Fact Check

Decoy Drunk

A 'designated decoy' pretends to be drunk to lure cops away from drinking buddies who really are.

Published Dec 31, 1998

Claim:   A sober patron staggers out of the bar at closing time to lure police away from his drunken friends.


Example:   [Collected on the Internet, 1997]

A police officer was staking out a well-known bar to bust some potential DWI-ers. As it neared closing time, an extremely intoxicated man stumbled out of the bar and spent 30 minutes looking for his car. When all the other drivers had left, the drunk finally located his vehicle. He spent another 20 minutes fumbling for his keys and trying to unlock his car. Finally, he got in and eventually managed to start his car. As soon as he pulled away, the police officer went after him and pulled him over, giving him the breathalizer test. It came up negative. "How could this be?" the officer sputtered. "I saw you! You were falling all over the place!" The driver grinned and said, "Tonight I'm the Designated Decoy."


Origins:   Told as a true story, this joke first appeared on the Internet in June 1996. It has since been reported as a bit of online lore in various newspapers — never exactly as a news story, but rather as a cute tale currently making the rounds.

Consider the following example, told as a joke, not as a "this really happened" story:

Pincus and Bernstein were walking down a street in Berlin when they saw an SS cop approaching. Only Pincus had an identity card. Bernstein said, "Quick, run! He'll chase you, and I'll get away."

So Pincus broke into a run, and he ran and he ran until he thought his heart would plotz.

"Stop! Stop!" cried the policeman, who finally caught up. "Jew!" he roared. "Show me your papers."

The gasping Pincus produced his papers.

The Nazi examined them and saw they were in order. "But why did you run away?"

"Eh — my doctor told me to run half a mile after each meal!"

"But you saw me chasing after you and yelling! Why didn't you stop?"

"I thought maybe you go to the same doctor."1

The "decoy" theme shows up in another joke, one about a fisherman hightailing it when the game warden spots him:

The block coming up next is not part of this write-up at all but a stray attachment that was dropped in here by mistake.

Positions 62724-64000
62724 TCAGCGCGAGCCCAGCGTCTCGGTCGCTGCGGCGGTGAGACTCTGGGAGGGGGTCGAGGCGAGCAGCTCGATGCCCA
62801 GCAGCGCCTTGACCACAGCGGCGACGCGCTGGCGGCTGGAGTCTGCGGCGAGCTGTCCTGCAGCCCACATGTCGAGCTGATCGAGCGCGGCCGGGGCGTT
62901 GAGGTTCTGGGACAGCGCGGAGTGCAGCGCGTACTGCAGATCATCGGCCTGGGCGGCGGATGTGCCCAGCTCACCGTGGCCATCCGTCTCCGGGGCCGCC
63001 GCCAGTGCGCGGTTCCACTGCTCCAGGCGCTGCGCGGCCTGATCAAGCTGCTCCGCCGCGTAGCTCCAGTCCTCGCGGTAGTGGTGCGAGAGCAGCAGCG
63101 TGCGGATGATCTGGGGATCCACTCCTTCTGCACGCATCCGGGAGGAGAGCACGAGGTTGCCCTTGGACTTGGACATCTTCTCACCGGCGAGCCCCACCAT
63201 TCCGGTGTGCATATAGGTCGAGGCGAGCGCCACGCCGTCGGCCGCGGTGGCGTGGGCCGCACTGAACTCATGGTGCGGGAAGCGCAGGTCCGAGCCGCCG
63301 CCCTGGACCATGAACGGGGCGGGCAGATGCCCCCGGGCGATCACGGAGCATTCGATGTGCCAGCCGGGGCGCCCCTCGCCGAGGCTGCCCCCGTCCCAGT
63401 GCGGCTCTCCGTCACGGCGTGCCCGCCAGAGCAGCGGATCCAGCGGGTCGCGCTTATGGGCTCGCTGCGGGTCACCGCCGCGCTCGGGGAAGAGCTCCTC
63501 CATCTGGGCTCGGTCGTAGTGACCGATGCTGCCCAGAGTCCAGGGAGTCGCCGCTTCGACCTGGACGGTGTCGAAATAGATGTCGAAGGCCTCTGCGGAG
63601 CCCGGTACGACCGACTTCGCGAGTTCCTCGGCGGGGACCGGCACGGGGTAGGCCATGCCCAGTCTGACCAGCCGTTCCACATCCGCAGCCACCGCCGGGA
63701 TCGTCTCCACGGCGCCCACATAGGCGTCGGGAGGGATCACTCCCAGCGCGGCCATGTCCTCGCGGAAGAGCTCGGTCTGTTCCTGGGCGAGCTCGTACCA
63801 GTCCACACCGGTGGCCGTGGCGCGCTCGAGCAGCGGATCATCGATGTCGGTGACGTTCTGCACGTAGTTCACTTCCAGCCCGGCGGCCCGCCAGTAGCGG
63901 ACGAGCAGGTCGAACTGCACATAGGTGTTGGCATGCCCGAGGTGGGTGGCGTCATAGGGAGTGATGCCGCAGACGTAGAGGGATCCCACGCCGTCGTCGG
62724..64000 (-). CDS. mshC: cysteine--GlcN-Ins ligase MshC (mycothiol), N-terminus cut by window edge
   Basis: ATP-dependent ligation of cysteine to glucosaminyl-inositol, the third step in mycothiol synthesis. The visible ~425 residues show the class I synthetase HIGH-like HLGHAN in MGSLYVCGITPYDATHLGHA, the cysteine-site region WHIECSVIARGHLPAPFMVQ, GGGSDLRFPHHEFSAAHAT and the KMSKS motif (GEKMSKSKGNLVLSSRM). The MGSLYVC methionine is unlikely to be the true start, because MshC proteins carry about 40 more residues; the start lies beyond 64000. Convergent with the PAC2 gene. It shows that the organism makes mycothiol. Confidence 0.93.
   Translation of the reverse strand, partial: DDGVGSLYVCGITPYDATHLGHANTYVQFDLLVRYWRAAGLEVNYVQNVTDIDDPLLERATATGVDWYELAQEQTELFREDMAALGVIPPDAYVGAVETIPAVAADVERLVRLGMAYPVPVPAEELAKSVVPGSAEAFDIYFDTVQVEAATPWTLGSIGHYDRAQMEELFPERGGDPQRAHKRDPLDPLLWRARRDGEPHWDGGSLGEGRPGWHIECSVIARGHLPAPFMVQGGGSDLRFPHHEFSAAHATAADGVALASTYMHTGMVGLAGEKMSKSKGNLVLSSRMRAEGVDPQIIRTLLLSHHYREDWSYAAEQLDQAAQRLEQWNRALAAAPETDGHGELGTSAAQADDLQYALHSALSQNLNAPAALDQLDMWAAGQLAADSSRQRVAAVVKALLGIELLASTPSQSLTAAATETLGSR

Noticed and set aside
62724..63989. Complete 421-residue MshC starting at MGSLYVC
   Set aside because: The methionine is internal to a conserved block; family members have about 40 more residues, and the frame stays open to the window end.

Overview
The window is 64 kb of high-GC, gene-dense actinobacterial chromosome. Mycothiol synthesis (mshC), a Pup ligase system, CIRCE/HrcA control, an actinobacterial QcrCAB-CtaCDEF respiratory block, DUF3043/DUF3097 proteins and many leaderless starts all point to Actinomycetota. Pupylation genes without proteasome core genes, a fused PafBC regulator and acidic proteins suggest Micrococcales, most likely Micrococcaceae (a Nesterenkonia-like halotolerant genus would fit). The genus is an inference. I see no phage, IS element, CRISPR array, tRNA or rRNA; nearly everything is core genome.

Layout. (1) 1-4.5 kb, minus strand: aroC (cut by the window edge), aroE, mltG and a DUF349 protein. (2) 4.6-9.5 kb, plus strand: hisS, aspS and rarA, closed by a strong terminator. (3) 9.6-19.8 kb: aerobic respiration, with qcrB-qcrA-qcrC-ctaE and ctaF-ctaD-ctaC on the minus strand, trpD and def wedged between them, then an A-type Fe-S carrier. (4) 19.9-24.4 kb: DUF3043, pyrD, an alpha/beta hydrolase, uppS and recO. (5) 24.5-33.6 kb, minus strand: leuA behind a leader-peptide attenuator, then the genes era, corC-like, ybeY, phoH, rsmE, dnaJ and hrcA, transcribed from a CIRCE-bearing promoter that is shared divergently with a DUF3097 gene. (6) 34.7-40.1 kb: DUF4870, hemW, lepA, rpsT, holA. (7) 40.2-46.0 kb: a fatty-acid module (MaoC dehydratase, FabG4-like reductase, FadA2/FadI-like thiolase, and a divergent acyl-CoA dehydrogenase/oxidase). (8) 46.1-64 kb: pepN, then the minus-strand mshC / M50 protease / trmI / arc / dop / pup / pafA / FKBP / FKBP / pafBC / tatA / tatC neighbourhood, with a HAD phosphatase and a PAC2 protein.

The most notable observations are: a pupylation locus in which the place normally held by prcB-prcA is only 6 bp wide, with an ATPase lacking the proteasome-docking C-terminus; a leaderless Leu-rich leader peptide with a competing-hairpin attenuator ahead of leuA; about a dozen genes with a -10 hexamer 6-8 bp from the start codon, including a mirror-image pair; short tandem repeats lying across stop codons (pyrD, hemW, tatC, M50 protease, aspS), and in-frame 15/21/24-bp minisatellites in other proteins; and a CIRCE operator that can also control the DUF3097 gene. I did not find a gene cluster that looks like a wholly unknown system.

A couple of young fellers were fishing at their special pond off the beaten track when out of the bushes jumped the Game Warden.

Immediately, one of the boys threw his rod down and started running through the woods, and hot on his heels came the Game Warden.

After about a half mile the young man stopped and stooped over with his hands on his thighs to catch his breath and the Game Warden finally caught up to him.

"Let's see yer fishin' license, boy!" the Warden gasped.

With that, the fella pulled out his wallet and gave the Game Warden a valid fishing license.

"Well, son," said the Game Warden, "you must be about as dumb as a box of rocks! You don't have to run from me if you have a valid license!"

"Yes, sir," replied the young feller, "But my friend back there, well, he don't have one . . ."

Another popular joke also uses this theme:

Two men were walking through the woods one day when a large Grizzly bear started chasing them. One of the fellows reached into his back pack to retrieve his tennis shoes to change into from his heavy hiking boots. His buddy said, "are you crazy? You cannot outrun that bear." The first guy says, "I only have to outrun you."

The "decoy" theme is an old one, making it likely the current drunk driver story is but an updating of an older joke. Yet a Colorado State Trooper of our acquaintance says he has on occasion seen this con play out in real life — folks exiting bars he was watching

dropped their keys, staggered around, and then drove away yet proved to be sober when chased down, while a number of other 'probable drunks' hightailed it in the other direction. He even reports, "One night a driver even volunteered he was indeed 'the designated drunk' so his buddies could make good their escape."

True or not, the story is popular because there is something about the wily drunks outwitting the constabulary that strikes a chord with people. We enjoy a love/hate relationship with the police; we want them to bring criminals to justice and work to keep us safe from harm, but we equally resent their interference in our lives. They should be out arresting Bad Guys, we think, not hassling us about going a paltry 15 miles over the speed limit or driving home after we've had a couple.

An interesting point was made in a letter to the editor after The New York Times presented this joke:

In a compilation of office jokes, the story about the "designated decoy" sitting outside a bar, while other patrons drive away, appears to condone those who get away with drinking and driving.

This speaks right to the crux of the matter: nobody thinks of himself as a drunk driver. It's always others who get behind the wheel while intoxicated; the worst we ever do is drive home after we've had a couple, maybe stopping off for a pizza on the way, maybe even driving over a curb as we misjudge a turn. It's that inability to see ourselves as the very dangers the police should be rounding up that makes this joke funny. Our hearts are with the hapless drunks intent upon pulling a fast one because they're the ones we identify with ourselves.

Barbara "paradise sot" Mikkelson

Last updated:   31 March 2011


    Macey, John.   "Drunken Driving Is No Joke."

    The New York Times.   21 July 1996   (p. C34).

    1.   Rosten, Leo.   The Joys of Yiddish.

    New York: McGraw-Hill, 1968.   ISBN 0-743-40651-6   (pp. 292-293).

    Van Gelder, Lawrence.   "On the Job: The Office As Comedy Club."

    The New York Times.   7 July 1996   (p. C8).

    Vittachi, Nury.   "Hands Up for Handover Joint Ventures."

    South China Morning Post.   12 May 1997   (p. 12).

Also told in:

    Schroeder, Andreas.   Scams, Scandals, and Skulduggery.

    Toronto: McClelland & Stewart, 1996.   ISBN 0-7710-7952-4   (pp. 173-177).

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